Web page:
The tsar’s enchanters
by One-Minute Book Reviews: Laura Stevenson
Feb 19, 2017 | 900 views | 0 0 comments | 74 74 recommendations | email to a friend | print
“The Crown’s Game” by Evelyn Skye

Simon and Schuster, 2016

The Ottomans and the Kazakhs threaten 19th-century Russia, and the tsar desperately needs the magical powers of an imperial enchanter. Unfortunately, the last enchanter died 20 years ago in the Battle of Austerlitz, and his magic went back into the Wellspring, to be renewed in the fullness of time by a young person who tapped into it. This time, however, two young potential enchanters have arisen: Vika Andreyeva, raised and trained by her mentor Count Sergei on the pastoral island of Ovchinin, and Nikolai Karimov, adopted from the steppes and trained in St. Petersburg by Sergei’s formidable sister, Countess Galina Zakrevskaya. The situation deeply endangers Russia, because the magic of two enchanters threatens to drain the Wellspring. To prevent that paralyzing event, past tsars devised the crown’s game: the two enchanters must enter a magic competition to show which one is more powerful. The winner becomes the tsar’s most trusted confidant; the loser dies.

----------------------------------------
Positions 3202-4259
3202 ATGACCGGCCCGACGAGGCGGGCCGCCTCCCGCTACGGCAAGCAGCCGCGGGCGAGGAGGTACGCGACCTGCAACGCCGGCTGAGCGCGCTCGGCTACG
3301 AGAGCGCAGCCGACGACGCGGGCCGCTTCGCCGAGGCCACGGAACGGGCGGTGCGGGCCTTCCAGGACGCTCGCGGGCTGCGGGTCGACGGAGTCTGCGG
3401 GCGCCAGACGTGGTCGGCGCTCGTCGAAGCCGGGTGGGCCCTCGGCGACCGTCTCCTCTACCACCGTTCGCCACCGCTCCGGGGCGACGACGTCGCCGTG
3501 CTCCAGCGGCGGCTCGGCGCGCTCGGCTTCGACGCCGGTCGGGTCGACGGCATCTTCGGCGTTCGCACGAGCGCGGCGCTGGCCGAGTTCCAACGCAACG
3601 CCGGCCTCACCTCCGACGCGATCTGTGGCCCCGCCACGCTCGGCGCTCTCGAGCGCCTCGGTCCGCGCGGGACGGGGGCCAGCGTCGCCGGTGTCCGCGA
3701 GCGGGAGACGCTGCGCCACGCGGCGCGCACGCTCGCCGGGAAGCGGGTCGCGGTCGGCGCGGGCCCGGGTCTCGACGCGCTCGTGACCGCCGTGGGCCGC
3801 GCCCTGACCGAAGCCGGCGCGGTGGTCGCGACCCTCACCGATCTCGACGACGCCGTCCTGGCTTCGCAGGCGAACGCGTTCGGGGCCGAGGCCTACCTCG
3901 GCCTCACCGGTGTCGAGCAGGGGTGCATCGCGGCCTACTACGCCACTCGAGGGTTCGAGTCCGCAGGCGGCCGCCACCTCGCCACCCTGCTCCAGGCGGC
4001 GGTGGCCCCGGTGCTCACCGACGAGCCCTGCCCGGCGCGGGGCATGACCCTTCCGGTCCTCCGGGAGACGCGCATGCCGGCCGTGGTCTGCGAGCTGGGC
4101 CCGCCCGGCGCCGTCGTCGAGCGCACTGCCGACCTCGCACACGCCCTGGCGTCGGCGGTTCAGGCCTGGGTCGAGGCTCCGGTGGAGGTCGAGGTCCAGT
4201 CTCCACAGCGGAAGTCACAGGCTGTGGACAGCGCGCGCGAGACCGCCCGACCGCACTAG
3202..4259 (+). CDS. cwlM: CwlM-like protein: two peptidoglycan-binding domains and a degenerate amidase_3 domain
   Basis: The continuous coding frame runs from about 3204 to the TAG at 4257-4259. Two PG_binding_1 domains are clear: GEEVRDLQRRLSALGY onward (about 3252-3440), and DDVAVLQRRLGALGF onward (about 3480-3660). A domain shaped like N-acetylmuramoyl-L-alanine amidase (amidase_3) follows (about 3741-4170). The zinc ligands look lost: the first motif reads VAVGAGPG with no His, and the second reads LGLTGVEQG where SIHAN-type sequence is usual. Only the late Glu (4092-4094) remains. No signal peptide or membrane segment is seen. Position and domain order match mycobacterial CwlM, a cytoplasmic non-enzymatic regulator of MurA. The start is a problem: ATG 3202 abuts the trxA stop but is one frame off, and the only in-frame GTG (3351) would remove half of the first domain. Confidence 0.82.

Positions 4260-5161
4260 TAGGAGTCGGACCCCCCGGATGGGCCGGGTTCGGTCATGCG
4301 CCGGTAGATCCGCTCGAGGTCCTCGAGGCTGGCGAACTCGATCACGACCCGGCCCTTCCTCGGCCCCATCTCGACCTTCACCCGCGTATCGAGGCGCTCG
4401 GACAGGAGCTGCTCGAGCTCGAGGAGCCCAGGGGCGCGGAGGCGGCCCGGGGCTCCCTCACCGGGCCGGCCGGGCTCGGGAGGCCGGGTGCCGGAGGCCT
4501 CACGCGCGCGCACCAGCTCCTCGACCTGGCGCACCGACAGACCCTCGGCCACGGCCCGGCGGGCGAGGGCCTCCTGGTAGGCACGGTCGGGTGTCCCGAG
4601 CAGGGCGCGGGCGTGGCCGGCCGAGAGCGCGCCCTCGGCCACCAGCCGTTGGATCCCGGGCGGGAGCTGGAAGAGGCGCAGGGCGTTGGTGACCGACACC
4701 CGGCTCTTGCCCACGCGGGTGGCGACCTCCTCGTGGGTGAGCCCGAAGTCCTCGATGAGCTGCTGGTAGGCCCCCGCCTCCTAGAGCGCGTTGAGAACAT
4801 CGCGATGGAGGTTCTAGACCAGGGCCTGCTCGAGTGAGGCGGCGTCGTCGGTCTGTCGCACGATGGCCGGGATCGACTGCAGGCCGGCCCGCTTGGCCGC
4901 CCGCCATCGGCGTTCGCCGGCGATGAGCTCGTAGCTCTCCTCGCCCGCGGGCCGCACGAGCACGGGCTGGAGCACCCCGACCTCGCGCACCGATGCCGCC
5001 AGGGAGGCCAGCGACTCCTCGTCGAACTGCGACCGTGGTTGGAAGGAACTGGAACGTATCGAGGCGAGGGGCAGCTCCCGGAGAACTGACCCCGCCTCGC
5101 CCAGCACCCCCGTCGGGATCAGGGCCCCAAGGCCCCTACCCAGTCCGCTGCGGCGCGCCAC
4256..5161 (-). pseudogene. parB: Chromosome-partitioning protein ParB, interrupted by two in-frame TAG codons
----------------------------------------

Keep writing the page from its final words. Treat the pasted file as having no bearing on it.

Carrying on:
Skye’s omniscient narrator presents the competition from various points of view: Vika is fierce, and her magic controls nature; Nikolai is a citified loner with technological skills; Nikolai’s best friend, Pasha, is the tsarevitch, who sneaks out of the palace to meet real people.

As the competition progresses, each potential enchanter’s act of magic makes St. Petersburg and its environs (lovingly and meticulously described) more beautiful. The game is further complicated by the attraction Nikolai and Vika instantly feel for each other, and then from Pasha’s attraction to Vika. Such a triangle can end in nothing but tragedy, and it does – although there is a second volume coming that will probably take some of the sting out of readers’ sorrow.

This debut novel takes a little while to find its own voice, but gradually, as Skye’s love of St. Petersburg and her imaginative talents outgrow the fantasy she has read, it rises to quasi-operatic heights. The characters, especially Vika, escape the stereotypes that originally threaten them and develop depth. The progress takes the book’s first third, and that, plus the absence of video-game magical destruction, will disappoint readers who expect blood and thunder. More philosophical readers, however, will be swept away by magical skills that are turned to creation rather than destruction, and by the idea of a Wellspring that limits magic and endangers love. While set in an alternate Russia, the book also captures the ironic tension between the country’s exquisite beauty and the political tragedy of its government.

Laura Stevenson lives in Wilmington and her most recent novels, “Return in Kind” and “Liar from Vermont,” are both set on Boyd Hill Road.

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